Japanese Addresses

Addresses in Japan are usually composed of:

  • Prefecture – Tokyo (-to), Hokkaido (-do), Kyoto (-fu)
  • City – Chuo (-ku), Yokohama (-shi)
  • Area – Ginza, Hakozaki
  • Block Number – (-chome/-ban/-go, ie. 6-13-16)
  • Apartment name and number

For example:

〒104-0061 東京都中央区銀座6-13-16 銀座ウォールビル2F

Ginza Wall Building 2F, 6-13-16 Ginza, Chuo-ku, Tokyo 104-0061

Below is a picture of an address sign (which I think is 1-1-6 Shinkawa, Chuo-ku, Tokyo):

SBSH0001

When you are walking around Tokyo, many streets have no names, and if they do, the street signs are difficult to locate or they may only display in Japanese.  To further complicate matters, the numbers on building do not always run in sequence.  Buildings are numbers according to the last building built, so number 58 may be next to number 1.  It is easier to get around using maps marked with landmarks and main cross streets.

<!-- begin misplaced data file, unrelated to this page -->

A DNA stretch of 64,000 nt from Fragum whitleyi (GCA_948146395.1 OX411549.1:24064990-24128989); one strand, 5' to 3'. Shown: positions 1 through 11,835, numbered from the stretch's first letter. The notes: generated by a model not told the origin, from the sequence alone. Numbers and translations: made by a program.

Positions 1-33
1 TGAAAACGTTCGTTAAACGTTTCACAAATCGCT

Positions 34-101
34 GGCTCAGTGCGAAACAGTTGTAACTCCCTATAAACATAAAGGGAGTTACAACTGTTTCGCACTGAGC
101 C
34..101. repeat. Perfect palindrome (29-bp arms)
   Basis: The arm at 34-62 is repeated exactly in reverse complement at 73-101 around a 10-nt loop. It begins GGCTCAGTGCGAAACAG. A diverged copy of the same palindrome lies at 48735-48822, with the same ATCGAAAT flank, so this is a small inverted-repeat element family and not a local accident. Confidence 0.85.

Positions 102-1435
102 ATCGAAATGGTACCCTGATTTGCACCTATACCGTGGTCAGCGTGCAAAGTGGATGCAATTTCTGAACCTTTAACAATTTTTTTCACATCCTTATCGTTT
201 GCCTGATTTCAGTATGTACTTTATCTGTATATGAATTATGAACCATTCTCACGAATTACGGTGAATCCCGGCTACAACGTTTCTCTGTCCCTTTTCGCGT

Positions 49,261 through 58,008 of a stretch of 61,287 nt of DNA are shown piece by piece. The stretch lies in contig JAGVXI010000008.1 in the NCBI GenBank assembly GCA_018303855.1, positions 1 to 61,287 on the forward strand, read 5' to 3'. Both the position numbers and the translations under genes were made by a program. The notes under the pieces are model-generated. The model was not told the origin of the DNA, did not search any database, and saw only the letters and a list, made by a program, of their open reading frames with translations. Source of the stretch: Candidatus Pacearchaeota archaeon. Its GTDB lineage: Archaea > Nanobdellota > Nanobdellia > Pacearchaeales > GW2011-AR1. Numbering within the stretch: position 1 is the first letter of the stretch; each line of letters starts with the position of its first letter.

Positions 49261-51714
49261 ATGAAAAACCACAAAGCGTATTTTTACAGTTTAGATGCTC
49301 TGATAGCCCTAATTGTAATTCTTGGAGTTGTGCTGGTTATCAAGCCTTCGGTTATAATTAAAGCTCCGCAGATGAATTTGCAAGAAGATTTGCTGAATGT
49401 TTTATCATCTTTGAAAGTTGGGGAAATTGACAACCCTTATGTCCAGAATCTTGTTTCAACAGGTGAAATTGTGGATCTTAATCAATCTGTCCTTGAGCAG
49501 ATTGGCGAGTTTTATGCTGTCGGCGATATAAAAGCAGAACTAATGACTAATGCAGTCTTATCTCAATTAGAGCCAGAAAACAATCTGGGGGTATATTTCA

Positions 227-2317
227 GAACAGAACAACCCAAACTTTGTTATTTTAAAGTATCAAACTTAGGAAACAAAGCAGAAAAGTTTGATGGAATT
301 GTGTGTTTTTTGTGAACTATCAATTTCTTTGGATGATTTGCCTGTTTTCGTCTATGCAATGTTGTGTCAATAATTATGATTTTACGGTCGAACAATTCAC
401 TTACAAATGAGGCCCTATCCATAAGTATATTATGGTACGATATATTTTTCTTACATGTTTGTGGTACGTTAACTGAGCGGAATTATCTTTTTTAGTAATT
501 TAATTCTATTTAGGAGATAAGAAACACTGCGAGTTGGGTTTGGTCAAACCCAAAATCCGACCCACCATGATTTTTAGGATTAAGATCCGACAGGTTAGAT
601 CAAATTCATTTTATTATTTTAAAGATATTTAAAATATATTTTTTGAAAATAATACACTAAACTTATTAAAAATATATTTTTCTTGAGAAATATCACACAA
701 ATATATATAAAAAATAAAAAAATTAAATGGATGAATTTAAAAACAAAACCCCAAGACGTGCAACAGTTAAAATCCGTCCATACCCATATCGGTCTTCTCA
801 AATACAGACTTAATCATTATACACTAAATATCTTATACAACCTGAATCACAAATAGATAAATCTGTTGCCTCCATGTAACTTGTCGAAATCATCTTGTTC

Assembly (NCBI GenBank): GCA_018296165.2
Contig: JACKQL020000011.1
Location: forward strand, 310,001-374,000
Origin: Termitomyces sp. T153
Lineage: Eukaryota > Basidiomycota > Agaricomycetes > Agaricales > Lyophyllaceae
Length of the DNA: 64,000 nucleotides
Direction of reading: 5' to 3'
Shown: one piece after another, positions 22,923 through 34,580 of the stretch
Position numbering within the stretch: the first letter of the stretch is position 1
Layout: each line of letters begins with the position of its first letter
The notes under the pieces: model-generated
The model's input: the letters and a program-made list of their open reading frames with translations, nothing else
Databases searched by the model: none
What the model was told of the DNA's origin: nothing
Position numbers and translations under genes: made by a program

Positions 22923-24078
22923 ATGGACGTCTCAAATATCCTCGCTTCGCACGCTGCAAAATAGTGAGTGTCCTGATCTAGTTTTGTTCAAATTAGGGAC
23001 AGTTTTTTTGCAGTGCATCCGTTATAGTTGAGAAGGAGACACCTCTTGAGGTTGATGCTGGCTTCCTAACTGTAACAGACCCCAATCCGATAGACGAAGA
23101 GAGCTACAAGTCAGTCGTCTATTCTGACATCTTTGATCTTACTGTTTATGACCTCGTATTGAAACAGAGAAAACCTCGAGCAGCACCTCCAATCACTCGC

Even native Japanese, including taxi drivers, use maps or now, GPS devices.  It’s part of life in Japan.

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5 thoughts on “Japanese Addresses

  1. > * Prefecture – Tokyo (-to), Hokkaido (-do), Kyoto (-fu)

    Only one 都 (to)…Tokyo, one 道 (dou)…Hokkaido, two 府 (fu)…Kyoto and Osaka. But you didn’t mention 県 (ken)…all of the other 43 prefectures are “ken”.

    BTW, before “prefecture” on a mailing address is 郵便番号 (“Yuubin-bangou”)…which means “zip code”.
    Usually abbreviated as: 〒

    >address sign (which I think is 1-1-6 Shinkawa, Chuo-ku, Tokyo)

    Yes, that’s what it says. Is that someone’s house? Maybe you shouldn’t put someone’s home address online?! (*。*)

    Near there is “Kirin Beer”‘s HQ 🙂
    Their address is written on the beer cans:
    〒104-8288東京都中央区新川2丁目10番地1号 (2-10-1 Shinkawa, Chuo-ku, Tokyo, 104-8288)

  2. >> Yes, that’s what it says. Is that someone’s house? Maybe you shouldn’t put someone’s home address online?! (*。*)

    I took this picture while walking to work one day – I think it is a business address. I didn’t know Kirin HQ was nearby my workplace, I must visit it soon 🙂

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